If you read Standing Orders of the Auckland Council you will find the right to vote is contained in those. The Mayor (and Councillors) could have adopted Standing Orders that did not entitle a vote, but they decided that co-opted members of committees, whether Maori or not, get a vote. That’s wrong, but it’s the same for Maori, or Pakeha. And it’s something Mayor Brown could have stopped. But he didn’t. It’s the council’s fault they get a vote, not parliament’s.

    • I doubt they could Nick. Could they adopt standing orders that said that any member from out west does not have a vote? To adopt standing orders saying that the maori members do not have a vote is, there is no other word for it, rascist.

      Besides these members are not co-opted. They have a statutory right to be there.

      This is a central government ministerial stuff up. Good attempted diversion onto Len though.

      • Nick 7.1.1

        Micky, the legislation appoints them only. They are not elected. It’s a silly analogy to argue a councillor from out west could similarly be prevented from voting through Standing Orders, because they have been elected.

        The Council can, via Standing Orders, decide whether the appointed members get a vote, as co-opted appointed members, or appointed via legislation. It makes no difference. And the council has decided they can. It’s the Council’s fault, not parliament’s.

        There are co-opted members of many council committees and most do not get votes, because either the committee decides at the outset they don’t get one, or Standing Orders doesn’t allow it. Youth representatives on council committees or Community Boards is one example. They are appointed, and sit on full meetings, but don’t get a vote. This is no difference. Mayor Brown can fix this on Monday if he likes by proposing an amendment to Standing Order 2.9.6. But I bet you he doesn’t.

        2.9.6 Appointment of committee members by board promoting issues of significance for mana whenua groups and mataawaka of Tamaki Makaurau.

        (1) The board established by Part 7 of the Local Government (Auckland Council) Act 2009 must appoint a maximum of 2 persons to sit as members on each of the Auckland Council’s
        committees that deal with the management and stewardship of natural and physical

        (2) If the Auckland Council asks the board to appoint a person or persons to sit as members on any other of the Council’s committees, the board may do so.

        (3) The board must –

        (a) before making the appointments, seek the views of the Auckland Council as to the
        skills and experience that the Council would like the appointees to have; and

        (b) when making the appointments, take the views of the Auckland Council into account.”

        It’s quite clear, the Council wrote these; it decided board members could sit on other committees, not parliament. This can be amended by Council in one minute.

        • mickysavage


          Micky, the legislation appoints them only. They are not elected. It’s a silly analogy to argue a councillor from out west could similarly be prevented from voting through Standing Orders, because they have been elected.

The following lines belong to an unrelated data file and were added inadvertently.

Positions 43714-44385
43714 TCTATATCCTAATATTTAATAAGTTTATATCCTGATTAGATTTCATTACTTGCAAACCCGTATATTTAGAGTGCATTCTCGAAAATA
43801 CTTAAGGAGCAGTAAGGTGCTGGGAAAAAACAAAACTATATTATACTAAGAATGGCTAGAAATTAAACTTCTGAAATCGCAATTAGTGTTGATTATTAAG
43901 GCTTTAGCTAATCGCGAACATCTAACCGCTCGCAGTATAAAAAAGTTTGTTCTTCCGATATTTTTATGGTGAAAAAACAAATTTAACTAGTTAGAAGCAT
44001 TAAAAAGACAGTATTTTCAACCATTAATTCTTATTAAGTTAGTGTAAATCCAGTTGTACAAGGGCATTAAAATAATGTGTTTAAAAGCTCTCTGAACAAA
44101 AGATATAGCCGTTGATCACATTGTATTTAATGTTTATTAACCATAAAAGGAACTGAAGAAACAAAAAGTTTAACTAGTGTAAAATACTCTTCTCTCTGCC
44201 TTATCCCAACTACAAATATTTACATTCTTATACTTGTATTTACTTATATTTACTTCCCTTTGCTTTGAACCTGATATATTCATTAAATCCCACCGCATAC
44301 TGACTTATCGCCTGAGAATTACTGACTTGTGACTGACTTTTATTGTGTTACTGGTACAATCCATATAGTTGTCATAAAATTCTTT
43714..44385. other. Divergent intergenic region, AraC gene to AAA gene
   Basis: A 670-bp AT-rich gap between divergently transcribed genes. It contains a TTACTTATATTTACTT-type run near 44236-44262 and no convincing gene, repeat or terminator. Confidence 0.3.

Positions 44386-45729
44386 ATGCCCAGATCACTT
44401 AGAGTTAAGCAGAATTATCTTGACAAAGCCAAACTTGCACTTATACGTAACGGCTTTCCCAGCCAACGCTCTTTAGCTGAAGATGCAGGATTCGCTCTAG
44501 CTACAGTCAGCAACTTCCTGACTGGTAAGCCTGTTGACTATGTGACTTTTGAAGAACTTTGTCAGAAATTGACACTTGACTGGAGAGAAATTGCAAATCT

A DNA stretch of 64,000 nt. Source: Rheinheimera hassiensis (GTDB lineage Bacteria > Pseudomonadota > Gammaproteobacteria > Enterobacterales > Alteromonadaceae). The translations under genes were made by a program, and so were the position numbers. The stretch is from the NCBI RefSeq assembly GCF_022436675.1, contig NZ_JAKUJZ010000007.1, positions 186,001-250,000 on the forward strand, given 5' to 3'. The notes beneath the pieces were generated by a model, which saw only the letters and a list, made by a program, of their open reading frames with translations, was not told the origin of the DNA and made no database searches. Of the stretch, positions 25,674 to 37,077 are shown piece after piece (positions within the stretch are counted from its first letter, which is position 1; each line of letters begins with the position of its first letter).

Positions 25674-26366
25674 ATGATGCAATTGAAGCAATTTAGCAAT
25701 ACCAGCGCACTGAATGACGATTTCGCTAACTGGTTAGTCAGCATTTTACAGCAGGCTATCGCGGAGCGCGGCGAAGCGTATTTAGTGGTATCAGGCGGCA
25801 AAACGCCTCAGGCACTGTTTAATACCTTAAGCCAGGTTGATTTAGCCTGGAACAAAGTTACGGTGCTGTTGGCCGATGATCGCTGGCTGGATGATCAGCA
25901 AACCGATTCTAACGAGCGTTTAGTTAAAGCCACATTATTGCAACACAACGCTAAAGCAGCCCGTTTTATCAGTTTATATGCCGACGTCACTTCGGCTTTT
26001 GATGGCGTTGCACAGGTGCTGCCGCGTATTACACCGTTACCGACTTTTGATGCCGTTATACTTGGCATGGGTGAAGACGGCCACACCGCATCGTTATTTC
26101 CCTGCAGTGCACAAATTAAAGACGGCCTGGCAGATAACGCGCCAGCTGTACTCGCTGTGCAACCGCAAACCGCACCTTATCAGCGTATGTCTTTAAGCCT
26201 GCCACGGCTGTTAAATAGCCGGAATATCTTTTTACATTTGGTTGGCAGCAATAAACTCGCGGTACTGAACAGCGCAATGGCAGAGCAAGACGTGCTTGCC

Parliament is the supreme law making body for the country. Parliament has decreed that these appointees are members, not non voting members, not turn up to meetings and have a say power members but members.

          Who are the Auckland Council to go behind the very clear intent of Parliament and say that these people are non voting members. If they did this they would be before the Human Rights Commission before you could say “mana enhancing”. And the HRC would have to say that in the absence of a Parliamentary direction that the members were to be treated differently then any change to the Standing Orders was illegal.

          Good attempt to blame Len though. He does not decide on the form of the Standing Orders. Last time I checked he had only one vote.

          • Nick K

            The legislation does not have “very clear intent”, because it is silent on whether these members get a vote. It could be implied that they do, as members of committees usually do. But you simply cannot blame parliament, because the council is now functional and, intra vires, can do what it wants. Hence, it can decree, via Standing Orders, that no appointed member of any council committee, statutorily appointed, or co-opted, gets a vote. That is very simple. It is not discriminatory if applied to all appointed/co-opted members. The council can do this in a heartbeat if it wanted to. And it should.

  8. Jum 8

    ‘That’s just unacceptable, we can’t have appointees voting equally to democratically-elected council members.’

    Unless of course they vote the way JKeyll’s Hide wants his cuckoos in the nest to vote… and he will definitely have appointed them for that reason.

  9. BLiP 9

    I think this is great news. The intention of Hide was to lock Maori out of the democratic process but, in his haste to do so, has achieved the exact opposite. Excellent.